5 years. That’s how long my professional writing life has been. I’ve written for newspapers, magazines, ebooks, blogs, article submission directories, PR companies, corporations and other entities that may or may not pay me properly. Looking back, I can say that I’ve earned a good living (and name) out of writing. But I’m not done yet. Not even halfway. Everybody knows that. Just enough to share some useful industry advice to the youngsters.
Lately, I stumbled upon a rich Facebook group discussion about writing as a passion and as a profession. The members of that group are students from a reputable university. Some of them have lost heart for writing. This, I don’t exactly know why. I don’t know their individual life stories, after all. When I see young writers having a hard time with college and end up saying “walay mabuhi sa writing” (you can’t earn a living by writing), my heart used to break a little. Today, I’m going to (try to) change that mindset by giving them a few pieces of advice.
1. Know your strengths. Writing is a very broad skill/ talent but surely there are certain genres where you’re exceptionally good at. You may be good at news writing, feature writing, poetry or even blogging. Know your strength and capitalize on it. Hone it and open your eyes to opportunities that are aligned with your strength/s.
2. Plot opportunities. And I am not just talking about opportunities to write or be published, but actual opportunities for maximum earnings. You don’t know how lucky we are today in terms of selling creativity. Just ask those overpricing PR companies! If you are good at newswriting, chances are, you’d also be good at writing PR articles. If you are good at feature writing, you’d probably capture a great audience through blogging or writing SEO articles. Just remember to be niche-faithful. (More on this later.) And poetry? Yes, poetry pays! You can submit your works through websites, join contests or make corporate campaign/ product/ service slogans. Hell, there were even times when I earned a few pennies writing wedding vows!
3. Your network is gold. Do not be that writer who only lurks in the dark and hides behind his laptop monitor. Yes, there are perks to being a wallflower but the principle doesn’t play well in terms of moneymaking. Go out and network! If it’s your first time to try freelance writing, make a slick business card with your main services, your contact information and give them to people who might be interested in hiring your services. Always remember that not everyone can write, write as well as you, or have time to write. AND the fact that a lot of people are willing to pay for quality writing. Start with your friends and eventually widen your network. Just remember not to sell yourself too hard. After some time, your portfolio can easily do the talking.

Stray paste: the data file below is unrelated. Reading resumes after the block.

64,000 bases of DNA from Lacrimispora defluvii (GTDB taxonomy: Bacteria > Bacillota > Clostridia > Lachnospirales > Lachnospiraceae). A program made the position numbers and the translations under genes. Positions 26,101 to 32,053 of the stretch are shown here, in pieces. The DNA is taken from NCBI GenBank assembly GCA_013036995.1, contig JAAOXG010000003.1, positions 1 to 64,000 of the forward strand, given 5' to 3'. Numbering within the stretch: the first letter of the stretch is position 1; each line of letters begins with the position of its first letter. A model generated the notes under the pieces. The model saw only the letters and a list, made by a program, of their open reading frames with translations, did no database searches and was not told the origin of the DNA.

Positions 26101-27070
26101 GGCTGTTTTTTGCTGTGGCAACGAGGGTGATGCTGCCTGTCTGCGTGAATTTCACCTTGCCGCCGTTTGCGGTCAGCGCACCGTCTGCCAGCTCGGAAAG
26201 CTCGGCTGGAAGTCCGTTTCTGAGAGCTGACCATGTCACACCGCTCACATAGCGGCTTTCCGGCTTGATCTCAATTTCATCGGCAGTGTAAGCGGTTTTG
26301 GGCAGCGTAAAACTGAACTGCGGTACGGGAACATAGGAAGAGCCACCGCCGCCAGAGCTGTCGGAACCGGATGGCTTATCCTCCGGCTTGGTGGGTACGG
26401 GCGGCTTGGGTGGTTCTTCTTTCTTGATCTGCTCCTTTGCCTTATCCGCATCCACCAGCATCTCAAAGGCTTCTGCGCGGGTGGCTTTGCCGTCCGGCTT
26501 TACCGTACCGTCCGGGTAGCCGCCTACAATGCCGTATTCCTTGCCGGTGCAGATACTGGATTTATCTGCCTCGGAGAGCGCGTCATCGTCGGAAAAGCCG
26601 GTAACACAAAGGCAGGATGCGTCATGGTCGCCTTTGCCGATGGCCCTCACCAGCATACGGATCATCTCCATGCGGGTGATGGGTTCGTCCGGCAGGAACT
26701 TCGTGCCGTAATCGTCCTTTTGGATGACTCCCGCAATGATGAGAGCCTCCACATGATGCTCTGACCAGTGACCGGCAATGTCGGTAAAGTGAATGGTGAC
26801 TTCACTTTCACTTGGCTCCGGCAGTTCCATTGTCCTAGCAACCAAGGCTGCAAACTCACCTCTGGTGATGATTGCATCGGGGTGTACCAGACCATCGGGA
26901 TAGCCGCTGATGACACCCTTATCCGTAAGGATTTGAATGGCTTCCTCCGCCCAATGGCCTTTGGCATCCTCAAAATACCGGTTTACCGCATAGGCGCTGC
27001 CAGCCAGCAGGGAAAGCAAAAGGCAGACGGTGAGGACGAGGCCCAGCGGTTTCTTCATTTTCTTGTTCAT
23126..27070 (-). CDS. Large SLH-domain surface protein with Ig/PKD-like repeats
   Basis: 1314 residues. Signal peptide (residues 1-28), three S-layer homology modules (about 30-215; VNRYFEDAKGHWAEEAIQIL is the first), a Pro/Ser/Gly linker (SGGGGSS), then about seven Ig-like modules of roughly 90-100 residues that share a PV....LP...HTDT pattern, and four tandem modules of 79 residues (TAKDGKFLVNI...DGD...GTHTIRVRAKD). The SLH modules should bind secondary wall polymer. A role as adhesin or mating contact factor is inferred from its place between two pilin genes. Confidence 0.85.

4. Build an awesome portfolio. Keyword: awesome. Be open to the fact that sometimes, you’d have to stoop in terms of pricing just so you’ll get the kind of projects that you will feel proud of afterwards. Don’t worry, this will only happen during your first weeks or months of professional writing, depending on your developments on the other areas of your professional life. How to keep the projects coming so you’ll fill your portfolio faster? Easy. Just do your job well. Write compelling, original copies. Don’t just meet deadlines, BEAT them. Follow instructions. Compile your best work and always update it so that every time you submit your portfolio, it is in its best form.
5. Never stop learning. A lot of people are born with mind-blowing imagination. Powder that with flawless grammar and unforgettable style and you get a really good writer. Surely your friends have told you how good your Facebook notes (poems, essays) are and how funny your tweets are for most times. However, this doesn’t mean that you’d stop learning. There is always a new style, a new (read: younger) writer and a new word just around the corner. You have to keep upgrading your skill set so you’ll stay ahead of the game. Keep reading. Go to workshops. Write as often as you can. No excuses.
6. Make use of technology. Yes, we know about the natural charm of having your name printed on paper. And yes, the big magazines pay well too! However, now that the internet and social media has taken the world by the storm, you need to ease in to new-world methods of getting your stories across. Blogging, for example, can be a very good way to earn. Start a blog with a niche, stay faithful to it and advertisers will eventually come your way! In fact, you can easily sign up for a Google adsense account and you will start earning as long as you write religiously. If you maintain a blog, you can show your writing prowess and market yourself better if you tweet or do a Facebook post with the link to your article. It can also serve as your online portfolio. You can also try SEO writing. If you are a fast thinker and a fast writer, you can easily earn P30,000 in a month by just writing articles for 4 hours a day, 5 days a week! I believe that’s still a better deal than most of the 8-5 jobs there are.
A lot of people are still surprised everytime I tell them that I actually took up marketing in college. So far, it’s still an obvious advantage in terms of forwarding my career as a writer. Don’t worry, young one, you don’t need the hardcore info just to advance! The basics in jump-starting your professional writing career are easy. And I’ve broken them down into 6 breezy, non-marketing principles. And guess what, you just read about them.
Also check out this article on How to Work Less and Earn More.